In the our Stealth Bomber series, we talk to players in the farm system who aren’t yet on the New York radar, but hope one day to be so.

Dante Bichette Jr was the Yankees’ top pick in the 2011 draft (51st overall). In his debut campaign, he hit .342/.446/.505, led the Gulf Coast Yankees to a championship, and picked up the league’s MVP award. NoMaas’ Sensei John Kreese sat down in the inferno and talked to the Florida product about his first year in professional baseball, his father’s words of wisdom, his approach to hitting, and more.

Sensei John Kreese: So how long have you been in Tampa (working out)?

Dante Bichette Jr: Well, I live in Orlando, but I’ve been in Tampa since the 17th [January].

SJK: Was it mandatory that you be there so early?

DB: I’m not sure if it was mandatory or not, but they gave me the option, so I definitely wanted to take advantage of that.

SJK: Putting in work and making a good impression…

DB: Of course.

SJK: So what types of things are you working on now?

DB: Right now we’re in rotations — hitting in the cages and taking ground balls. We’re getting our arms in shape too.

SJK: Any weight training?

DB: Yes, we work out 4 days a week with a day in-between each, and we also do conditioning in the morning.

SJK: How did your offseason go?

DB: Offseason was great. I went to Instructs when the season was over. I was in the Dominican Republic, that was a lot of fun. Then I went home and took a few weeks off. I went on a cruise and then got back into hitting. I feel great now. I think I did it right.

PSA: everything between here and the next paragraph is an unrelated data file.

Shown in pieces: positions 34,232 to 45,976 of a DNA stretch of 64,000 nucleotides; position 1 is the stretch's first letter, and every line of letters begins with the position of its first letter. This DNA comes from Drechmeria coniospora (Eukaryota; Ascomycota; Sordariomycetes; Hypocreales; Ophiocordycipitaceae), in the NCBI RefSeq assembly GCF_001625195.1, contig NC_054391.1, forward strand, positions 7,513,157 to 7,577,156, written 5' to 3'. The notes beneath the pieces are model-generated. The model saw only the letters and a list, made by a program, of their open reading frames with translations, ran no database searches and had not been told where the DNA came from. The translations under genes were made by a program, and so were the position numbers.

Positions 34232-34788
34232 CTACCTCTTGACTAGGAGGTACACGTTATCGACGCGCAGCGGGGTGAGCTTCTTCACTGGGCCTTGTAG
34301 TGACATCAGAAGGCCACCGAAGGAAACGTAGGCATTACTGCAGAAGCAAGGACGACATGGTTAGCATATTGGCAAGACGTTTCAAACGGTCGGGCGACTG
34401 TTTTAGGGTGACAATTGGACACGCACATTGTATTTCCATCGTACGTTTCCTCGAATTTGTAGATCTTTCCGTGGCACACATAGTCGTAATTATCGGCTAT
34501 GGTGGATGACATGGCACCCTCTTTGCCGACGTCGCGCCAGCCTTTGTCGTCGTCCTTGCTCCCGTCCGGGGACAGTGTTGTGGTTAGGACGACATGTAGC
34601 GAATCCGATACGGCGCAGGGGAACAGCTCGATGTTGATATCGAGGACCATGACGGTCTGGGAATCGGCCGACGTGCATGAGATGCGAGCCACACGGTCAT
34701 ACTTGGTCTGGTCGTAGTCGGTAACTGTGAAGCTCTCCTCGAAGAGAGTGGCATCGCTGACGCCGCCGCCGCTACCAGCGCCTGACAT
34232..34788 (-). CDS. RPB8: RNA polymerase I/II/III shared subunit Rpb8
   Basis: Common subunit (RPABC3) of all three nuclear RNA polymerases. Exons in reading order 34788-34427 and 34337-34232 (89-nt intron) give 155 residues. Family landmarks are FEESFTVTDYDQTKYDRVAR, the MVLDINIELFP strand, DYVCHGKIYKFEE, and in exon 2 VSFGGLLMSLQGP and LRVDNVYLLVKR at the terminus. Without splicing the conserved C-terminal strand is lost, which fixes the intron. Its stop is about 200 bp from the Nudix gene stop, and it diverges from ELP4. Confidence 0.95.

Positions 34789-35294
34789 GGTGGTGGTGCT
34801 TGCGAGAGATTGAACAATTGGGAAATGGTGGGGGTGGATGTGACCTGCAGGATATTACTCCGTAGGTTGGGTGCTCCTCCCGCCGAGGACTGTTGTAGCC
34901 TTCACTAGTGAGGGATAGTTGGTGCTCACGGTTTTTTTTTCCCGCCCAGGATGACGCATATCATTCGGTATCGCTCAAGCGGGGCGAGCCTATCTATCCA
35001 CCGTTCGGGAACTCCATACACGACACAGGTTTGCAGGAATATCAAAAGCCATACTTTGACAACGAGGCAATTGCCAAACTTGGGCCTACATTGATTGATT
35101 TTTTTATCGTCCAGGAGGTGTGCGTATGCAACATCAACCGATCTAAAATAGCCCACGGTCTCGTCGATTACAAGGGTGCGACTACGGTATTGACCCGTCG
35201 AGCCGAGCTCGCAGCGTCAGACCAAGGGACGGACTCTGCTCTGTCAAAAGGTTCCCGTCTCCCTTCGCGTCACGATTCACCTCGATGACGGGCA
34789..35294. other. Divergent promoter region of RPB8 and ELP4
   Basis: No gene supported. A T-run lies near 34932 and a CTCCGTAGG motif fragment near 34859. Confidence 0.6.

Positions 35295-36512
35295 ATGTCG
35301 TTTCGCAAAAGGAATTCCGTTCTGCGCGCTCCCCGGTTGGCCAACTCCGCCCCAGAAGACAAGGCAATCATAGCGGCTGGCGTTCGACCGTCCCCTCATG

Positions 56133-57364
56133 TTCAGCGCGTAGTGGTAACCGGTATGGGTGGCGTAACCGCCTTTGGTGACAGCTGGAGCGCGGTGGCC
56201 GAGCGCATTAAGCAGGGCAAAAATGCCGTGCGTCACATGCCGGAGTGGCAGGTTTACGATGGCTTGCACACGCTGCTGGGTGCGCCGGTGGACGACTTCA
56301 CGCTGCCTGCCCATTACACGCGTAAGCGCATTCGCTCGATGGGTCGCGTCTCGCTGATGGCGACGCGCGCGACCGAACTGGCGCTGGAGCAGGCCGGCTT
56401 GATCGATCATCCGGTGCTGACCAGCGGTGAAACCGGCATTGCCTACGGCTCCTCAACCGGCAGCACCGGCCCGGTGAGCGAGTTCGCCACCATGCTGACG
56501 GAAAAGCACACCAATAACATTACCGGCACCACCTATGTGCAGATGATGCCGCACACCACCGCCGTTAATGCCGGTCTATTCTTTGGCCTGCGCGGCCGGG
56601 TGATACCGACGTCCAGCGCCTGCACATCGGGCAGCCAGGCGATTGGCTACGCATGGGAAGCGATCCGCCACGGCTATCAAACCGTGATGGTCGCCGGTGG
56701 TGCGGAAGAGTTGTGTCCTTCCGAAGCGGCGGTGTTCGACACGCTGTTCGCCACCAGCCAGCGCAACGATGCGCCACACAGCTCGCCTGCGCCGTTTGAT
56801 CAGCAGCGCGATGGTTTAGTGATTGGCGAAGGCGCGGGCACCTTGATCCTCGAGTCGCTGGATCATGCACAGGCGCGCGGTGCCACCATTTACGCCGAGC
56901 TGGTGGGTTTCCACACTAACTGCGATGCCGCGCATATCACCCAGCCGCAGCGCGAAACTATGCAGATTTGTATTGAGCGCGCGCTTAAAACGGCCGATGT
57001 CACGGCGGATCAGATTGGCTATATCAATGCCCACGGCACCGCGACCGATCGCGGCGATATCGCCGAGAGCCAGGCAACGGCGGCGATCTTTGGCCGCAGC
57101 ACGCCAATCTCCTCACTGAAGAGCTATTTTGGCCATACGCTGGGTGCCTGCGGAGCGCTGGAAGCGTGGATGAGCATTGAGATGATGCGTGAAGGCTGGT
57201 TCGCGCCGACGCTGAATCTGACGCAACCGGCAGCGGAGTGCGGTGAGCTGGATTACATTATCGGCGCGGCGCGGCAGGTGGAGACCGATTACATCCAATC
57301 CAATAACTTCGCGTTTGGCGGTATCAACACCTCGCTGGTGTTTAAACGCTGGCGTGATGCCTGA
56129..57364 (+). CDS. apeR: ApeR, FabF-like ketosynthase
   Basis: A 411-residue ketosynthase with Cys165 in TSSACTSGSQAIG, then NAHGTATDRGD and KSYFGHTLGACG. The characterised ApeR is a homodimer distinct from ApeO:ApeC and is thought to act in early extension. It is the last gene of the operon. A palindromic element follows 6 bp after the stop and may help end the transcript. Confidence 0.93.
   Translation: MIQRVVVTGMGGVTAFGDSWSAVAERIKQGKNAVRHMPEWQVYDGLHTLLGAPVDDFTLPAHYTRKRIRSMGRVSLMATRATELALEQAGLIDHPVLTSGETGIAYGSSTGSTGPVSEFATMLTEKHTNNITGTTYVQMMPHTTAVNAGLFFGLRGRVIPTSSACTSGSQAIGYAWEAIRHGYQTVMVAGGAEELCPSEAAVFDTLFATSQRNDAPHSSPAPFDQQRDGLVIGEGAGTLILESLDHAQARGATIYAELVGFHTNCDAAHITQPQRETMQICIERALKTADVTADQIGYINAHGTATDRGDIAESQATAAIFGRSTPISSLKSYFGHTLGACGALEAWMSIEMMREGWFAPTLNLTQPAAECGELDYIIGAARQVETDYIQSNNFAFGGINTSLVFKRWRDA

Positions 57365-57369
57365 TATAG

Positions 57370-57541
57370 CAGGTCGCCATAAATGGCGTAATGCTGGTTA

SJK: You had a killer year last season. You won the Gulf Coast championship. You were the MVP of the league. What are you going to do for an encore?

DB: I want to be more consistent with my approach and learn how to make adjustments quicker. Instead of making an adjustment after a game and realize I was messing something up, it would be a lot better if I could make the adjustment during a game or an at-bat.

SJK: When we spoke with Tyler, he said he didn’t know what team he would be playing with to start the season, because the Yankees typically don’t let players know until Spring Training is nearly over. Do you have any idea where you’re going?

DB: I’m not really sure. They make that decision at the end of Spring Training.

SJK: Lots of guys put up big stats on your team last season. What was it about your team that enabled you to put up these huge numbers?

DB: Our Gulf Coast team was crazy. It was one of the better hitting teams I’ve played on. I don’t think the hitters are ahead of the pitchers either. I actually think the pitchers are further along than the most of the hitters in the league. Our team was gifted. Everybody could hit. Everybody could hit for power. We all got along really well too, and when that happens, everyone gets a little better.

SJK: Any guys really stand out to you?

DB: Yeah, Tyler is one of the first guys I met when I got there, and he helped me get accustomed to pro ball. He raked obviously and got moved up. Isaias Tejeda and Jose Rosario stood out big-time. Ravel Santana went crazy. He’s a great hitter as well.

SJK: Your dad was a longtime big leaguer. You grew up around the game. Is the minor league experience different at all from what you expected?

DB: I grew up when my dad was in the big leagues, and that’s a lot different from the minor leagues. I thought the minors would be a lot of fun, and it turned out to be a lot of fun. It’s a great time and I’m enjoying the grind. I’m enjoying getting to know the guys, and this organization has a lot of great people in it, which is awesome.

SJK: After you were drafted, did the Yankees change anything about your swing? Did they make any adjustments?